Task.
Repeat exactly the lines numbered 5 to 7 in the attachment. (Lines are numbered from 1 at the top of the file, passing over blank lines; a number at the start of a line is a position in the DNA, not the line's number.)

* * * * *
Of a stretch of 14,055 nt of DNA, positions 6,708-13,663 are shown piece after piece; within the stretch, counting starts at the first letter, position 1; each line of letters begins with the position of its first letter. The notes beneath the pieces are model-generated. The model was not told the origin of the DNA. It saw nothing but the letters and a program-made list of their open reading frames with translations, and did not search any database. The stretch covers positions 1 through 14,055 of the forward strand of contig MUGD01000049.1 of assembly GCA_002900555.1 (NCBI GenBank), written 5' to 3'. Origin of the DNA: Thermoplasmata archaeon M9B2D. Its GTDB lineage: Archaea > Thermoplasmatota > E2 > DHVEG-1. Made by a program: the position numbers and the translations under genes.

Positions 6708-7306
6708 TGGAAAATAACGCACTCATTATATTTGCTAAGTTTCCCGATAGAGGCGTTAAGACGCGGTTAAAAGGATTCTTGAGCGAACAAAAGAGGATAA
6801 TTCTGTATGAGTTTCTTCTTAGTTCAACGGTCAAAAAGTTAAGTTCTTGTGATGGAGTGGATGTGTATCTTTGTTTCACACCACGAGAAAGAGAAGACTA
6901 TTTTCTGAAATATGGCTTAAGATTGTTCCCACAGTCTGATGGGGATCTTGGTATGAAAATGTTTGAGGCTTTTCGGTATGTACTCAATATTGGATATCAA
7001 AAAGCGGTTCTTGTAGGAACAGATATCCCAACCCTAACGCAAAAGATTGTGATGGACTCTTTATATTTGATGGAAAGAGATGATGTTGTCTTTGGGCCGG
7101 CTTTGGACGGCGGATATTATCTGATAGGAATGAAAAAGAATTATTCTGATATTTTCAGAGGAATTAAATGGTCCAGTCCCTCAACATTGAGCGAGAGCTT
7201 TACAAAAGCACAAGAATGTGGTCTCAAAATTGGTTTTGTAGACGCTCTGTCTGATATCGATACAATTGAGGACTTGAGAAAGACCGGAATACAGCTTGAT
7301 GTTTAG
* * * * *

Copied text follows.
6901 TTTTCTGAAATATGGCTTAAGATTGTTCCCACAGTCTGATGGGGATCTTGGTATGAAAATGTTTGAGGCTTTTCGGTATGTACTCAATATTGGATATCAA
7001 AAAGCGGTTCTTGTAGGAACAGATATCCCAACCCTAACGCAAAAGATTGTGATGGACTCTTTATATTTGATGGAAAGAGATGATGTTGTCTTTGGGCCGG
7101 CTTTGGACGGCGGATATTATCTGATAGGAATGAAAAAGAATTATTCTGATATTTTCAGAGGAATTAAATGGTCCAGTCCCTCAACATTGAGCGAGAGCTT